Europe battles divisions over crisis
Europe battled divisions in its ranks over its debt crisis on Thursday as Germany ordered a crackdown on financial markets and protestors challenged austerity cuts in Greece and Spain.
Global stock markets suffered a fresh sell-off as a surprise jump in US jobless claims added to concerns that Europe's unity on tackling its spiralling debt crisis were beginning to unravel.
With stocks already reeling from a surprise and unilateral move by Germany to curb speculative trading, Chancellor Angela Merkel pressed the case for a tax on financial markets to help tame excesses blamed for the global economic slump.
"We have now stated that we will campaign for a tax on the financial markets and we will campaign for that at our (G20) summit in Canada," she told a conference on financial regulation.
Merkel already jolted jittery financial markets on Wednesday when Berlin banned so-called naked short selling -- the sale of bonds or shares by market players who neither hold the security nor have borrowed it to make their trade.
The unexpected jump on Thursday in US jobless claims compounded concerns Europe's debt could trigger a new economic slump, driving most European share indices to close about two percent lower while Wall Street shed about the same amount.
"The German short ban has emphasised that Europe is not unified and this is at a juncture when it really, really needs to be," said Credit Agricole CIB analyst David Keeble.
Altium Securities analyst Ian Williams said "Merkel, if anything, intensified her rhetoric even as her eurozone partners remained unimpressed with Germany's unilateral actions.
"The lack of co-ordination across the supposed partners within the single currency zone is especially damaging to investor confidence," Williams said.
French Economy Minister Christine Lagarde told RTL radio the German decision "should have been taken in concert" with other European nations and was in itself "open to debate," Lagarde said.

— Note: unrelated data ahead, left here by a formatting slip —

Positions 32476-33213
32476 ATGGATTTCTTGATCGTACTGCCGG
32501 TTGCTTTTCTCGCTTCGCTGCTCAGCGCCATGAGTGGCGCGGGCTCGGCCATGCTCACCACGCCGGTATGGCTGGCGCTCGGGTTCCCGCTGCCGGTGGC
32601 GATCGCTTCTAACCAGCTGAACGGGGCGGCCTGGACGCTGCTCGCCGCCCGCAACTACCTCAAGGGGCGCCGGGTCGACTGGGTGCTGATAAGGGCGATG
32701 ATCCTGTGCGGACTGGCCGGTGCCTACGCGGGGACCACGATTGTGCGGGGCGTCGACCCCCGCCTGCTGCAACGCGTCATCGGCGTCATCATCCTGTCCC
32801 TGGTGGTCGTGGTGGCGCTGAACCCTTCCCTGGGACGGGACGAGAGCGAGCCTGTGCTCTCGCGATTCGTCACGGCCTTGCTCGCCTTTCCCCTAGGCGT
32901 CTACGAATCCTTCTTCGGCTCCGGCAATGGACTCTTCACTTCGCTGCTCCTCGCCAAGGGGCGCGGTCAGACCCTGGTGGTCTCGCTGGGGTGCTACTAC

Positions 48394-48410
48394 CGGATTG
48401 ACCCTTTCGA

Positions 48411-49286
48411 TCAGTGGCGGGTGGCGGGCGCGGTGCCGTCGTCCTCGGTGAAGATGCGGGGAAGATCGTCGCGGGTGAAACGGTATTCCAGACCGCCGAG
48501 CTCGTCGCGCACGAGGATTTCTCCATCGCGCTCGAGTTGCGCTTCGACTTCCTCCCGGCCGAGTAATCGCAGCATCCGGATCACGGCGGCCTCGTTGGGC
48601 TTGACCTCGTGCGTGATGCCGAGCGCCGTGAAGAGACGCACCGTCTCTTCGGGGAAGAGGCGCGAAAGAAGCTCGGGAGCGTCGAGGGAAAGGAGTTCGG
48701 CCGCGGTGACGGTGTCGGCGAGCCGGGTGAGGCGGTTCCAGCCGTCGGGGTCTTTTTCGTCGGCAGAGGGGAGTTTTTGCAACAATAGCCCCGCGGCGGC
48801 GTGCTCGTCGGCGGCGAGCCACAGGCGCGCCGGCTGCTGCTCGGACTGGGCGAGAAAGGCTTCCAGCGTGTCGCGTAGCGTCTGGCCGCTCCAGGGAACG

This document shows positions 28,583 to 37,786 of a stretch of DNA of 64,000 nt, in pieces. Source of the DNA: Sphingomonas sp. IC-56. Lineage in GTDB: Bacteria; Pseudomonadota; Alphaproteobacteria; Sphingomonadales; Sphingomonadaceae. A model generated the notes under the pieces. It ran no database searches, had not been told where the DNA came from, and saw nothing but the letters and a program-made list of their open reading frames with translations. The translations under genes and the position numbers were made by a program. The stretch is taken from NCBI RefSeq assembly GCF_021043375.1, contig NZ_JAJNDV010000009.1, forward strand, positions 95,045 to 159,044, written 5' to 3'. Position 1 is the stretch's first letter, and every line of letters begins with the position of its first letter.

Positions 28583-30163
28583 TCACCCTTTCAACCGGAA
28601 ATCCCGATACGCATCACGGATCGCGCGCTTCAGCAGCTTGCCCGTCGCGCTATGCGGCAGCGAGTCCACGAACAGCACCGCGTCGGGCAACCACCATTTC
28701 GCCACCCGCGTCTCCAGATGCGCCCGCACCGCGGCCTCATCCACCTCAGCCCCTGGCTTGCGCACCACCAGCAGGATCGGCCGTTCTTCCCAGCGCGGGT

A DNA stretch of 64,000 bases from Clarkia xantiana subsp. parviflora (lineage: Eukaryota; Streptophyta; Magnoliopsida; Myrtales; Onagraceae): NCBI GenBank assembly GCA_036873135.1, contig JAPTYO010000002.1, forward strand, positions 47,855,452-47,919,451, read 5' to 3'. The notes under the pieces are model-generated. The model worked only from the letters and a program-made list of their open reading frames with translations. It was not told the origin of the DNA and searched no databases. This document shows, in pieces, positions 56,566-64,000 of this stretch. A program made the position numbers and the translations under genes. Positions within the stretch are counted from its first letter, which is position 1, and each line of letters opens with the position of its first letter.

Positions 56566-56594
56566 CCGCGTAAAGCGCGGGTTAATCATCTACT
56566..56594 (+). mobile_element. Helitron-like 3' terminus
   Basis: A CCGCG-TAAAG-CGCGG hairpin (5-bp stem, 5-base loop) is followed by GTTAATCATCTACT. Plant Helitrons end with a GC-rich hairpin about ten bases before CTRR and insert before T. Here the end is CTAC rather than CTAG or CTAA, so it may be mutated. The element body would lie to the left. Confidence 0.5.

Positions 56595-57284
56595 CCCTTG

Lagarde distanced herself from Merkel's remark Wednesday that the euro was "in danger", saying she "absolutely" did not believe that to be true, prompting talk of a rift between the close allies.
But hours later, the same minister was falling over herself to make amends, telling an international conference in Berlin -- via video from Paris -- that the two countries were "on the same page" when it came to financial regulation.
Addressing her German counterpart, Wolfgang Schaeuble as "Dear Wolfgang", she said she wanted to "celebrate the very strong alliance that ... we have forged over time.
"This has really been the continuation of a relationship that we have built over the years."
The crisis in Europe is being driven by debt and public deficit levels which have soared way above EU rules as governments increased spending to get their economies through the worst recession in decades.
Now the bill is coming home to roost, with markets demanding ever higher rates of interest to provide money to such governments. That in turn makes the state finances worse and eventually led Greece to call in the EU and IMF to organise a 110-billion-euro bailout earlier this month.
On Thursday, French President Nicolas Sarkozy also took up the fiscal cudgels, saying France's constitution should be altered to compel new governments to sign up to a timetable to balance their budgets. And he said he wanted to freeze public spending for three years.
"The restoration of public finances should not just be an undertaking of the government, but of the nation. It should be a long-term engagement and for that the governance of our public finances must change," Sarkozy said. Germany already has such a curb on overspending.
Meanwhile, public outrage in countries already facing swingeing spending cuts flared with protestors hitting the streets in Greece and Spain.
More than 20,000 Greeks demonstrated in Athens and other cities in the second general strike this month, demanding the Socialist government to drop controversial pension reform and pay cuts.
More than 1,700 extra police were ordered into central Athens alone as authorities sought to avoid a repeat of violence that saw three bank employees killed when their branch was hit with a petrol bomb on May 5.
Spain also braced for street protests by public service workers against a tough government austerity plan aimed at reining in the public deficit amid fears of a Greek-style debt crisis.
The country's main unions has called for demonstrations in front of government buildings throughout the country at the same time as the government is set to approve the belt-tightening plan later Thursday.
© 2010 AFP